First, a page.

Dry cleaning remains one store service that could, itself, use some spiffing up. As consumers adopt more sustainable practices in their personal lives, they're looking for the businesses they patronize to do the same.
Such expectations may explain the appearance of “wet cleaning,” a laundering process for fine garments that eliminates dangerous chemicals like perchloroethylene in favor of simple water and biodegradable detergents.
“The cleaning processes are very similar,” noted Brian Johnson, director of training and technical services at the International Fabricare Institute, Silver Spring, Md. “But wet cleaning is different in that the agitation is precisely controlled, and the detergents and chemistry used are different from those used in home laundry machines.”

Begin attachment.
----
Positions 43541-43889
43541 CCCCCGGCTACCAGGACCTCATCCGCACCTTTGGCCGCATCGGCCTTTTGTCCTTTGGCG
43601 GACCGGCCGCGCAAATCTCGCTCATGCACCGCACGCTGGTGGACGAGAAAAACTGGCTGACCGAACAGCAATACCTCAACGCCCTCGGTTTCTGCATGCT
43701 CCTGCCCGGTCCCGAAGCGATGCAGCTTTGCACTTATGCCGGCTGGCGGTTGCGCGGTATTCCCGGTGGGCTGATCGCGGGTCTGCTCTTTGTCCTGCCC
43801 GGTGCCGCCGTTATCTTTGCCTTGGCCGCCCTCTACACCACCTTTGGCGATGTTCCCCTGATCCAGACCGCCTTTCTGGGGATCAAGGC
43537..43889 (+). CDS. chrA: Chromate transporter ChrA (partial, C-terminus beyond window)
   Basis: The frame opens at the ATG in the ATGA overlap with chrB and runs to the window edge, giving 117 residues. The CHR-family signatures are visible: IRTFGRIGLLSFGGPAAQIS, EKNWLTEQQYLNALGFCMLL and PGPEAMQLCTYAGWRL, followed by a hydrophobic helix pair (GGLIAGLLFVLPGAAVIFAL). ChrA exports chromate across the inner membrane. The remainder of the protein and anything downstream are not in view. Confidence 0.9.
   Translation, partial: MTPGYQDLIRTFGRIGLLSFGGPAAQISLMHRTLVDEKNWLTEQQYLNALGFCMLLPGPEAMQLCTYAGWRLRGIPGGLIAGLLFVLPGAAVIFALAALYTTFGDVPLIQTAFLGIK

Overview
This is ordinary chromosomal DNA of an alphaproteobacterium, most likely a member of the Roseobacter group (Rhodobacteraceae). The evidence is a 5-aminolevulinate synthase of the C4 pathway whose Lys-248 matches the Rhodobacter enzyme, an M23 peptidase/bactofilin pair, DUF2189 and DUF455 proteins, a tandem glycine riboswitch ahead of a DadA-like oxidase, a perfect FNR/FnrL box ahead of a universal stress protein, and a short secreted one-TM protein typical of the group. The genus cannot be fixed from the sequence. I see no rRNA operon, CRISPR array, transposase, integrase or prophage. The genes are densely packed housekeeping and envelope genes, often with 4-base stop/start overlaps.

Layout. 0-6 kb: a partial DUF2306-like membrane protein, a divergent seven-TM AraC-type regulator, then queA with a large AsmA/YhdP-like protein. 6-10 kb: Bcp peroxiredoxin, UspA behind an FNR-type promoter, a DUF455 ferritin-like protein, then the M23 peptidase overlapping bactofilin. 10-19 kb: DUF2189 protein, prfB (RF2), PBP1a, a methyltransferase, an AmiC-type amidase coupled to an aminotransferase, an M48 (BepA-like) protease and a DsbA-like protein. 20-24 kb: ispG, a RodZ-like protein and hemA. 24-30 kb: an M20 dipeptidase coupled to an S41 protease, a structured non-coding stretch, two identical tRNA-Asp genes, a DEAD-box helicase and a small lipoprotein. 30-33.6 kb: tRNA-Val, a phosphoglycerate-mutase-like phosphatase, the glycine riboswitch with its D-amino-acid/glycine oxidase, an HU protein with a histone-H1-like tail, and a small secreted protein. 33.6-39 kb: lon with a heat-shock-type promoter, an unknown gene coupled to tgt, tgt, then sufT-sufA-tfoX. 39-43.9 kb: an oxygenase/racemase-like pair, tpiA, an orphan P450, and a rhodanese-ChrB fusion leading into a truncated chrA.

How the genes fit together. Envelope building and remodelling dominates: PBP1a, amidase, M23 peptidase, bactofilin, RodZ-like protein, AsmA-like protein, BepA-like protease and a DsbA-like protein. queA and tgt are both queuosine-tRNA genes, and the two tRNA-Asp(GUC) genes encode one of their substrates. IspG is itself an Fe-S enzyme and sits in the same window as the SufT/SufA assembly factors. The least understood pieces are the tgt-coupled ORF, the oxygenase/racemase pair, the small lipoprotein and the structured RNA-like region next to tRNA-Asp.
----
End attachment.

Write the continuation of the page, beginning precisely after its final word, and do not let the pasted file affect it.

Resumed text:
The IFI estimates that there are only several hundred dedicated wet cleaners currently operating in the United States. Most of those are in California, which in 2007 became the first state to mandate the phasing out of “perc.” In other parts of the country, higher prices can be a barrier. However, as other states tighten their environmental regulations, Johnson anticipates that more of the 30 thousand-plus dry cleaners operating in the country will switch over to less-toxic processes.
“Even regular dry cleaners have increased the number of garments they're processing in water,” he said. “The trend is more towards water and that will continue to grow.”